Feline Infectious Peritonitis Virus

Intracytoplasmic inclusion (morula) in a polymorphonuclear neutrophil

Intracytoplasmic inclusion (morula) in a polymorphonuclear neutrophil from a patient with human granulocytotropic anaplasmosis caused by Anaplasma phagocytophilum. The morula represents numerous organisms in a cytoplasmic vacuole (peripheral blood smear, Wright-Giemsa, original magnification x1000)


Fluid Specimens (ascetic, pleural effusions)

EDTA-blood as is, purple-top tubes

Tissue biopsises/aspirates

Of affected organ or lymph node

Fecal specimens/swabs

For exclusion of acute enteric feline coronavirus infection

Notes: Send all samples at room temperature, or preserved in sample buffer (PDF)

  • Do NOT freeze samples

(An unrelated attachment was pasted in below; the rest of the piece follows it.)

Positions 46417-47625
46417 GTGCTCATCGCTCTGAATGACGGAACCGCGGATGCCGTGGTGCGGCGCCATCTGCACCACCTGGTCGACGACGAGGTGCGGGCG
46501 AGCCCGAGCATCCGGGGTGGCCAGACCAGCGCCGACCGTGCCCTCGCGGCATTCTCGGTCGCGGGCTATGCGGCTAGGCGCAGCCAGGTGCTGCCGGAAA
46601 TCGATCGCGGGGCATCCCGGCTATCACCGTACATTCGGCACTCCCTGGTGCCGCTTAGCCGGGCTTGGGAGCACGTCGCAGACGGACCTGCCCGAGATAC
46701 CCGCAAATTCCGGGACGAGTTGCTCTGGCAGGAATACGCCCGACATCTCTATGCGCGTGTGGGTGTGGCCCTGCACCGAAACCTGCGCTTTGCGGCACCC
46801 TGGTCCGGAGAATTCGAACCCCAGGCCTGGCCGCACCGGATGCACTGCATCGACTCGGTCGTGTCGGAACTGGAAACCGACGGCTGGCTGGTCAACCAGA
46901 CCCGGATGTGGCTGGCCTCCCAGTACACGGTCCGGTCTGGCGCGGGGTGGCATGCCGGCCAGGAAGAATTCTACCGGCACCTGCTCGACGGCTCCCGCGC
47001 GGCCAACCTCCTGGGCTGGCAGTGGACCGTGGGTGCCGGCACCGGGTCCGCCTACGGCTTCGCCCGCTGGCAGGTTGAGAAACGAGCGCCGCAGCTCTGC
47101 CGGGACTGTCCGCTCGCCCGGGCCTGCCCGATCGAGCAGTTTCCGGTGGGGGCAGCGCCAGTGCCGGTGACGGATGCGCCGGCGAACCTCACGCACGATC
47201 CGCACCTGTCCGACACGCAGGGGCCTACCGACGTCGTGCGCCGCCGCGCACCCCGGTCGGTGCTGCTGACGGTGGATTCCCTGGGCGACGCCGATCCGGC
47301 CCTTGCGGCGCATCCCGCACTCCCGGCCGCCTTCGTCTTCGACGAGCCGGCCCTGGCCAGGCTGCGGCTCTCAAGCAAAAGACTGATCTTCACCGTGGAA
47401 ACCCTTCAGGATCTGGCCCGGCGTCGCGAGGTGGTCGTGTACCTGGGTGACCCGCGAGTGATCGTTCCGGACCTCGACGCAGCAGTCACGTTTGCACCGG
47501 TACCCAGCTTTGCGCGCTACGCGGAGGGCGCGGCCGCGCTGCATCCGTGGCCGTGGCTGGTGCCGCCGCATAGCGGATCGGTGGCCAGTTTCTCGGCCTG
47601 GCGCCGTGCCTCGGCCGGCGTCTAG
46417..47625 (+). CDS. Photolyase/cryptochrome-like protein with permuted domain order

• Ship (preferably by courier) to Molecular Diagnostic Lab
  • Results within one working day

This PCR test detects mRNA of the M gene of all known feline coronavirus strains in any sample; however, for diagnosis of FIP, only the detection of mRNA outside of the intestinal tract is indicative since active replication of the virus in circulating mononuclear cells is typical for FIP. In contrast, non-FIP feline coronavirus strains replicate in the intestinal tract, but not in blood mononuclear cells.

Interpretation of PCR Results:

High Positive
(> 50 copies/specimen)

FIP (interpretation must be correlated to clinical

Low positive
(<50 copies/specimen)

FIP (interpretation must be correlated to clinical


FIP viral mRNA not detectable

Feline Infectious Peritonitis Virus